capturing an I/O request from the operating system to the virtual I/O device by an I/O port trap component of the partial virtual machine;
when the I/O request comprises an I/O control request to the virtual I/O controller, handling the I/O control request by an I/O controller emulator component of the partial virtual machine, the I/O controller emulator communicating with a device driver of the partial virtual machine associated with the physical I/O device to perform the I/O control request;
when the I/O request comprises an I/O access request, handling the I/O access request by an I/O device emulator component of the partial virtual machine, the I/O device emulator communicating with a device driver of the partial virtual machine associated with the physical I/O device to perform the I/O access request; and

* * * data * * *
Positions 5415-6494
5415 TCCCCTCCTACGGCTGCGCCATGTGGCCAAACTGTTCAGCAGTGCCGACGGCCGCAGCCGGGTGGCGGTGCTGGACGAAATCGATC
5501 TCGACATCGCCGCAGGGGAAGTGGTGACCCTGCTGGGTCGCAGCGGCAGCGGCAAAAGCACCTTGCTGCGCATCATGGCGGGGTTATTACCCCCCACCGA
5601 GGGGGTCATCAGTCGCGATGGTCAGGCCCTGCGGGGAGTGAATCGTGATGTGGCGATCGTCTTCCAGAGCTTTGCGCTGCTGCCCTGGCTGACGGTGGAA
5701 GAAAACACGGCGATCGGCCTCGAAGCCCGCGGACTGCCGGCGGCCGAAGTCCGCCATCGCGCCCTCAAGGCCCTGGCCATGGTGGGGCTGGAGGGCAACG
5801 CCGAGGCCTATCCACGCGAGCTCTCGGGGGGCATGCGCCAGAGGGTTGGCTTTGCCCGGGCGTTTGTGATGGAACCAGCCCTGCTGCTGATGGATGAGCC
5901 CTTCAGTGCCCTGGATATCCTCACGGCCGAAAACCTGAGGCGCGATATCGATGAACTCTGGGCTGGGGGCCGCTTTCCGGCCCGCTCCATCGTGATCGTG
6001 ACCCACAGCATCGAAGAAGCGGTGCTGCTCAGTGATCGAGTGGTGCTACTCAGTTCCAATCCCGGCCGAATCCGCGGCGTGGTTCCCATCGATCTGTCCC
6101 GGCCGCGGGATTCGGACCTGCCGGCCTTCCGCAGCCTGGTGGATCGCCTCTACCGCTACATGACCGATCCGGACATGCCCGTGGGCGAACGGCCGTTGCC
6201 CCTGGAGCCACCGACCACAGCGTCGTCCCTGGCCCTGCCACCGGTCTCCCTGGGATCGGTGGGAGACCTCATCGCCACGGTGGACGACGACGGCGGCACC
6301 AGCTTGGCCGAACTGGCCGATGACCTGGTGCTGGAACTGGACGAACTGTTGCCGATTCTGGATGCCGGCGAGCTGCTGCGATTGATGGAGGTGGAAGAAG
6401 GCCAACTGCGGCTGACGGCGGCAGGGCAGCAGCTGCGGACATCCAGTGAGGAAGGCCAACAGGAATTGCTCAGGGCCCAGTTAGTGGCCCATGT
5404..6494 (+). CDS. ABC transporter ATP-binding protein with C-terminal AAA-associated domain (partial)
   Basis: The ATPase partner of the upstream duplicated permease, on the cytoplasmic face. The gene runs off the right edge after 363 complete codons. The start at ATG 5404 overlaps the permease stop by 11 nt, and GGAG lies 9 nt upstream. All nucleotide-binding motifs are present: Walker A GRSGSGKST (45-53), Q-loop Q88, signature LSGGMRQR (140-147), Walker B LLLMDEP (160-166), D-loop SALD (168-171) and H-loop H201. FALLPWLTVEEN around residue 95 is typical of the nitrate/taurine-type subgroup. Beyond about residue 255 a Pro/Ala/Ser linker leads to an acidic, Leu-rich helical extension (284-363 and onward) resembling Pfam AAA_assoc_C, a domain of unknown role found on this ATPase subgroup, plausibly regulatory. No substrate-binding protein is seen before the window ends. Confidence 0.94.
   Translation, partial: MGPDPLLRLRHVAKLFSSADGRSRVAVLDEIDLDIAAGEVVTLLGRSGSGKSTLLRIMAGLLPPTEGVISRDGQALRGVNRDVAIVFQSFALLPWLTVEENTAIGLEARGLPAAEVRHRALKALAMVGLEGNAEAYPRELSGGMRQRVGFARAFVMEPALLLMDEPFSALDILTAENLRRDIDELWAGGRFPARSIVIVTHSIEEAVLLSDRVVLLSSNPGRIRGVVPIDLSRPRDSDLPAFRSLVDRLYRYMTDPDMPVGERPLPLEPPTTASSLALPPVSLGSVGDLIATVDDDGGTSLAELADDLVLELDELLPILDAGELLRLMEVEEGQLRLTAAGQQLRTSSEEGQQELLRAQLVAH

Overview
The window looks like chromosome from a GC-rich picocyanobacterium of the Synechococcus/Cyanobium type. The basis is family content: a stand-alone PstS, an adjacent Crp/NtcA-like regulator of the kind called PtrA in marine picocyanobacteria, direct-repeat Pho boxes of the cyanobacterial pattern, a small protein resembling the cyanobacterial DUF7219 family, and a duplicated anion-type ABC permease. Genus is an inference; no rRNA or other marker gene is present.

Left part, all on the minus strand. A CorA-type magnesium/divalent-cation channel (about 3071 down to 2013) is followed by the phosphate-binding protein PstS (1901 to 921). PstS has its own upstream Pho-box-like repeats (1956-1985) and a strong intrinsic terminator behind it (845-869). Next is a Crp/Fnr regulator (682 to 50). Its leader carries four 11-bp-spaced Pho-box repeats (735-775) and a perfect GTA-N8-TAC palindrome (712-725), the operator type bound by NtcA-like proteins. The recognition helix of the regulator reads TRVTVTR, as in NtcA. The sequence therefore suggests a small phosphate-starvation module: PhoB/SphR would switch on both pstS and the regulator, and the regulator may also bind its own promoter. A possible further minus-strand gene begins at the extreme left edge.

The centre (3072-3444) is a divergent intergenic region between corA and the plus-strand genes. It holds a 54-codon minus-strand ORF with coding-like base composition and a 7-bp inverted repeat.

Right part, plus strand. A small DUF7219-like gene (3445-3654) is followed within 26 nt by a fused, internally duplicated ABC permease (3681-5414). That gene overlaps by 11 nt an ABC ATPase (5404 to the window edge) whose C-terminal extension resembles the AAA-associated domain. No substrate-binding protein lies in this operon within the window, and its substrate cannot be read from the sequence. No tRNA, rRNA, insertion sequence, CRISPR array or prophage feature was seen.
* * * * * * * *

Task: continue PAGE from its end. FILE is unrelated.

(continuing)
starting a secure enclave session by the partial virtual machine after capturing the I/O request and stopping the secure enclave session by the partial virtual machine before returning control to the operating system after handling the I/O request.
15. The article of claim 14, wherein the virtual I/O device comprises a virtual ATA device, the virtual I/O controller comprises a virtual ATA controller, and the physical I/O device comprises an ATA device.
16. The article of claim 14, further comprising instructions for hiding the physical I/O device from the operating system by the partial virtual machine.
17. The article of claim 14, wherein the partial virtual machine is OS-independent.
Description
BACKGROUND

1. Field

Embodiments of the present invention relate generally to computer systems and, more specifically, to system firmware and virtualization.

2. Description